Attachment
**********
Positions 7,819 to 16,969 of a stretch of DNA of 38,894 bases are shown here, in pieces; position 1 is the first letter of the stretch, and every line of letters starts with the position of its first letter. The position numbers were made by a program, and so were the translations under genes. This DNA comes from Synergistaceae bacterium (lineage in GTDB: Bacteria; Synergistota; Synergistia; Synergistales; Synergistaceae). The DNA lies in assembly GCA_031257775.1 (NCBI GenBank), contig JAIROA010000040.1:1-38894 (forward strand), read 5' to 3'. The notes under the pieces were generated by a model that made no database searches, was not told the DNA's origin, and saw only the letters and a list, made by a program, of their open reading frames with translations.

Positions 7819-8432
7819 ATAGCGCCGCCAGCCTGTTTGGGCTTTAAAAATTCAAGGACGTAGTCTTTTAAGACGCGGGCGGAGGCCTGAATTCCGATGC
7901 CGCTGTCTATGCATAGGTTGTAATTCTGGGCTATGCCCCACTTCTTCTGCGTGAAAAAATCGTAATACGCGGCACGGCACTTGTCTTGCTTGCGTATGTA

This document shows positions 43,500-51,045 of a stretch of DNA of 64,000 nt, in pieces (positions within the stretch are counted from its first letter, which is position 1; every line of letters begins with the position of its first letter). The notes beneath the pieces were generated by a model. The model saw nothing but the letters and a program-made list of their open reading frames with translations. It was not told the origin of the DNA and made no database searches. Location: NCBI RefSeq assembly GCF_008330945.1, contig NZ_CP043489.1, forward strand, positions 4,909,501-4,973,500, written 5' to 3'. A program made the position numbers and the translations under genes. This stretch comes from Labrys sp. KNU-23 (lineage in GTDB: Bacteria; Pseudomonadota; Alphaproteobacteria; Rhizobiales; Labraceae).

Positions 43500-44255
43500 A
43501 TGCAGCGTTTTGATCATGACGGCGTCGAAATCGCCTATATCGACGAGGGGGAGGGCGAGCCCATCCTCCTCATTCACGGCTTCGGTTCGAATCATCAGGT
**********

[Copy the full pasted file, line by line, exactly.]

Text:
Positions 7,819 to 16,969 of a stretch of DNA of 38,894 bases are shown here, in pieces; position 1 is the first letter of the stretch, and every line of letters starts with the position of its first letter. The position numbers were made by a program, and so were the translations under genes. This DNA comes from Synergistaceae bacterium (lineage in GTDB: Bacteria; Synergistota; Synergistia; Synergistales; Synergistaceae). The DNA lies in assembly GCA_031257775.1 (NCBI GenBank), contig JAIROA010000040.1:1-38894 (forward strand), read 5' to 3'. The notes under the pieces were generated by a model that made no database searches, was not told the DNA's origin, and saw only the letters and a list, made by a program, of their open reading frames with translations.

Positions 7819-8432
7819 ATAGCGCCGCCAGCCTGTTTGGGCTTTAAAAATTCAAGGACGTAGTCTTTTAAGACGCGGGCGGAGGCCTGAATTCCGATGC
7901 CGCTGTCTATGCATAGGTTGTAATTCTGGGCTATGCCCCACTTCTTCTGCGTGAAAAAATCGTAATACGCGGCACGGCACTTGTCTTGCTTGCGTATGTA

This document shows positions 43,500-51,045 of a stretch of DNA of 64,000 nt, in pieces (positions within the stretch are counted from its first letter, which is position 1; every line of letters begins with the position of its first letter). The notes beneath the pieces were generated by a model. The model saw nothing but the letters and a program-made list of their open reading frames with translations. It was not told the origin of the DNA and made no database searches. Location: NCBI RefSeq assembly GCF_008330945.1, contig NZ_CP043489.1, forward strand, positions 4,909,501-4,973,500, written 5' to 3'. A program made the position numbers and the translations under genes. This stretch comes from Labrys sp. KNU-23 (lineage in GTDB: Bacteria; Pseudomonadota; Alphaproteobacteria; Rhizobiales; Labraceae).

Positions 43500-44255
43500 A
43501 TGCAGCGTTTTGATCATGACGGCGTCGAAATCGCCTATATCGACGAGGGGGAGGGCGAGCCCATCCTCCTCATTCACGGCTTCGGTTCGAATCATCAGGT